By Rich Johnson on January 28th, 2011 • 11 comments
Regardless of your view on piracy, it is still hotly up for debate, but there’s little uncertainty about its resulting financial damage: in 2009, reports surfaced that the global loss to software piracy is over $50 million, with the Asia-Pacific region suffering the worst. According to the Software & Information Industry Association’s most recent report on pirated software, the following titles were among the most pirated on the internet:
Adobe Photoshop tops the list, perhaps unsurprisingly. In 2009, however MacWorld reported via Intego that some pirated copies of Adobe Photoshop CS4 contained trojan horse malware in its “crack” application (the component that allows you to open and freely use the software without having a serial or registration number.) It might have deterred some users from illegally downloading, but given the massive popularity of the image-editor — and its exorbitant cost — it probably didn’t curb the problem much.
Ever notice how everyone owns a copy of MS Office, even if they’re the most technologically-impaired user ever? Most of those copies are likely pirated. Microsoft has a storied history of premature software leakage, including 2009’s Technical Preview of MS Office 2010 on Bittorrent, of which over 5,800 copies were leaked over a weekend. Windows 7 still pops up regularly on peer-to-peer sharing networks (as well as Vista, and XP, for that matter) and so far, all indicators point to the phenomenon only getting worse. Plenty of sites selling dodgy copies of Microsoft products have been reported on SiteJabber.
Typically marketed to at-home and other personal computer users, McAfee Virus Scan has earned the dubious distinction of being one of the most frequently pirated software titles on the planet. It’s a testament to its usefulness, sure, but the news compelled McAfee and Symantec to join forces in a campaign against the biggest illegal seller of its products ever — eBay. The Software & Information Industry Association, backed by the two software security giants, sued a number of individuals accused of selling at least 15,000 software units for dirt-cheap prices on the auction site in 2006.
Norton Anti-Virus, which runs on both Mac and Windows platforms, has had its fair share of criticism in the past: from a software update bug, to sub-par customer service, to the inability of its software to completely uninstall. Still, the software continues to be popular among individuals and companies alike — so popular, in fact, that the Norton producer sued eight companies for using pirated software: Acortech, mPlus, Logical Plus, SoftwareOutlets.com, Rowcal Distribution, Global Impact, Directron.com, and eDirect Software. The plaintiff required $4 million to $10 million in damages — but Norton itself has been sued a number a times as well (in 2010, a New York man sued for Symantec’s automatic renewal of his subscription without notification, even though they had been fined $375,000 for the practice before).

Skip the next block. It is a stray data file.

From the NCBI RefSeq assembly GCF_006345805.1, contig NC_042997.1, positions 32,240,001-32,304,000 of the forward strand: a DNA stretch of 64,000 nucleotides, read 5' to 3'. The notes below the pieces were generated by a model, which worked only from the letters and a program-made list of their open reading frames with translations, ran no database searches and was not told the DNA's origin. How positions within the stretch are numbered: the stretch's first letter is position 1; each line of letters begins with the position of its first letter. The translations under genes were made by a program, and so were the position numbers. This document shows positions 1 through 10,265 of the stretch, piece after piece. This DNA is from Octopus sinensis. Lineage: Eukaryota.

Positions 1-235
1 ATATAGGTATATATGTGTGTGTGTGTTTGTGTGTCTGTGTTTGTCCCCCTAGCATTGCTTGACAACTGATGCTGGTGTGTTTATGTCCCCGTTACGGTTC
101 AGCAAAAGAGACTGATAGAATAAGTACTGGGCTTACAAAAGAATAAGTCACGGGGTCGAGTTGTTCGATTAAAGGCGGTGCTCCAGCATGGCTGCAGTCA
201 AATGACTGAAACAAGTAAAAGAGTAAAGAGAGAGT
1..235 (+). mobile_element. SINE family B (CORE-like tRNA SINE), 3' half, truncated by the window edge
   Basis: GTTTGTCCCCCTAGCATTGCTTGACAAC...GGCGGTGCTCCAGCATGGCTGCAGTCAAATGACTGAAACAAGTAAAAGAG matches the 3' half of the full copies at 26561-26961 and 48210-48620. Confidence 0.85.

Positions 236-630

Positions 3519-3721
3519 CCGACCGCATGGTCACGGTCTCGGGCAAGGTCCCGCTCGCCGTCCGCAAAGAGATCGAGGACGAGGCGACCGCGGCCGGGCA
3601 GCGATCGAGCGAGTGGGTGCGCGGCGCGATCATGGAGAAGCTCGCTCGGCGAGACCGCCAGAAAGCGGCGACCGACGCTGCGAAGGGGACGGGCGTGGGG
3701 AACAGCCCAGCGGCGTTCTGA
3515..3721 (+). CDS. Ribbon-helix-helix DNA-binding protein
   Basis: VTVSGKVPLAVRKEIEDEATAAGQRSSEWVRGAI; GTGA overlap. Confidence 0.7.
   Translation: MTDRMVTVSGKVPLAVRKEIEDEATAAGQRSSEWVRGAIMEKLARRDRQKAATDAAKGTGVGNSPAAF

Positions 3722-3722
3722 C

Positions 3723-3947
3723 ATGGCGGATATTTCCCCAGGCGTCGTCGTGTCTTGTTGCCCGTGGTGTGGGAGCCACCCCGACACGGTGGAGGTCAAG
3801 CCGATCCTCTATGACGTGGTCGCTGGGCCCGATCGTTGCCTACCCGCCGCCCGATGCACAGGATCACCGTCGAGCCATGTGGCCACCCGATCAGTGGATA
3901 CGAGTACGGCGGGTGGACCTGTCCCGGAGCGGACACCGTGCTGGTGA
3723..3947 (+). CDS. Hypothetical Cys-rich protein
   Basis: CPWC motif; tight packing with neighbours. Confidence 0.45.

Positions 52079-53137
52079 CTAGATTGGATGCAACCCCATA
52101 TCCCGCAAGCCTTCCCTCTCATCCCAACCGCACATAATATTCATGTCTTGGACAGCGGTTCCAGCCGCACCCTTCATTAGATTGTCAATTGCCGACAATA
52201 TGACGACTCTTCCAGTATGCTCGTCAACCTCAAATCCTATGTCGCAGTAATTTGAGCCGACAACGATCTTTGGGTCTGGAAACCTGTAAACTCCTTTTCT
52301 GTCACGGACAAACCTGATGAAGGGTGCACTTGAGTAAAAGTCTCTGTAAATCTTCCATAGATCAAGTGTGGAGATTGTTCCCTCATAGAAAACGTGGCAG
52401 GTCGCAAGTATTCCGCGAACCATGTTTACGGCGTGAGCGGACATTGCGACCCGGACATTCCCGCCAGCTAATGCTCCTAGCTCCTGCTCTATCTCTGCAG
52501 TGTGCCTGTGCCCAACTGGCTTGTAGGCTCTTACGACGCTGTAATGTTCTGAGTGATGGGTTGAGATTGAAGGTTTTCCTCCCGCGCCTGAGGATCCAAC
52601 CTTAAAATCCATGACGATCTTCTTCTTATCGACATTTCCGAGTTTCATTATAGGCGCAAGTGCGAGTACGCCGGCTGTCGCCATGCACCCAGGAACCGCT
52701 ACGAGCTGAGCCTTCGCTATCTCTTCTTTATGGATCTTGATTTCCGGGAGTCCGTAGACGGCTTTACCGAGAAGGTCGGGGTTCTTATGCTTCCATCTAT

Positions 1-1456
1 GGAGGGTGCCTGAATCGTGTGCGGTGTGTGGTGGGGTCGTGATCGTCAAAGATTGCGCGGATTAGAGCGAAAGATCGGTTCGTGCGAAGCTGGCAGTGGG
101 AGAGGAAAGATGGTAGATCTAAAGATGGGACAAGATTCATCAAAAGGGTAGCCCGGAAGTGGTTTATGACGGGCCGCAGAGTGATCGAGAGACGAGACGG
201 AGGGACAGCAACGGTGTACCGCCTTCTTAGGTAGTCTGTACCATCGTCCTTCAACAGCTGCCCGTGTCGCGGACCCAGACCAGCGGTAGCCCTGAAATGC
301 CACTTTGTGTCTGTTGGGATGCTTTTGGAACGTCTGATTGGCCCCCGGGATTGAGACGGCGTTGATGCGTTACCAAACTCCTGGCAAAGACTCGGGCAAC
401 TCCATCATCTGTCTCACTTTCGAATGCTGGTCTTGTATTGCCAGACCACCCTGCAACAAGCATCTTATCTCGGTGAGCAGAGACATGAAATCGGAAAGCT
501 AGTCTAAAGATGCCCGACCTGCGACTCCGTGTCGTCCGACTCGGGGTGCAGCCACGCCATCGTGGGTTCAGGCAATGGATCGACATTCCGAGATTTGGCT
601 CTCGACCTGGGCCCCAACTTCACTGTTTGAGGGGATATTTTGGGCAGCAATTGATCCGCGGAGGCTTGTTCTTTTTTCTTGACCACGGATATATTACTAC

Intuit’s do-it-yourself tax program is popular — so popular, in fact, that in 2001 the IRS reported that 15 million tax returns had been prepared with the software, while Intuit only actually sold 5.5 million desktop copies of it. In response, Turbo-tax chose to add a controversial program to its software package that ties it to a single computer, which makes it difficult for a user with a pirated copy to print or e-file taxes (though it was forced to abandon the idea and apologize after a number of user complaints.)
It’s almost surprising how much people seek out pirated copies of Adobe Acrobat (the popular program that allows users to edit, create, and view files in Portable Document Format) considering its massive vulnerability issues: McAfee even reported that, in 2010, Adobe Acrobat was the number one target for hackers who wanted to compromise users’ systems. The fact that Acrobat is updated so frequently also makes it easy for hackers to send spam e-mails posing as system updates.
AutoCAD is a Computer Aided Drafting tool, first released all the way back in 1982 (the latest version was released in 2010). AutoCAD allows its users to design complex objects and is thus popular among architecture students (and design firms). A 29-year-old man was arrested and sentenced to nine months of jail after selling pirated copies of the software in 2005, and an FBI investigation busted a a 26-year old Texas resident who was caught selling pirated AutoCAD software (among others), eventually sentencing him to 46 months of jail time and a $1,154,395.85 pay order.
As usual, whenever you’re trying to sort out whether something is the real deal online, check SiteJabber reviews first. The community has recommended a number of software sites, along with some lower cost alternatives like AcademicSuperstore.com (low cost software for educators and students) and OpenOffice.org (free open Microsoft Office alternative).
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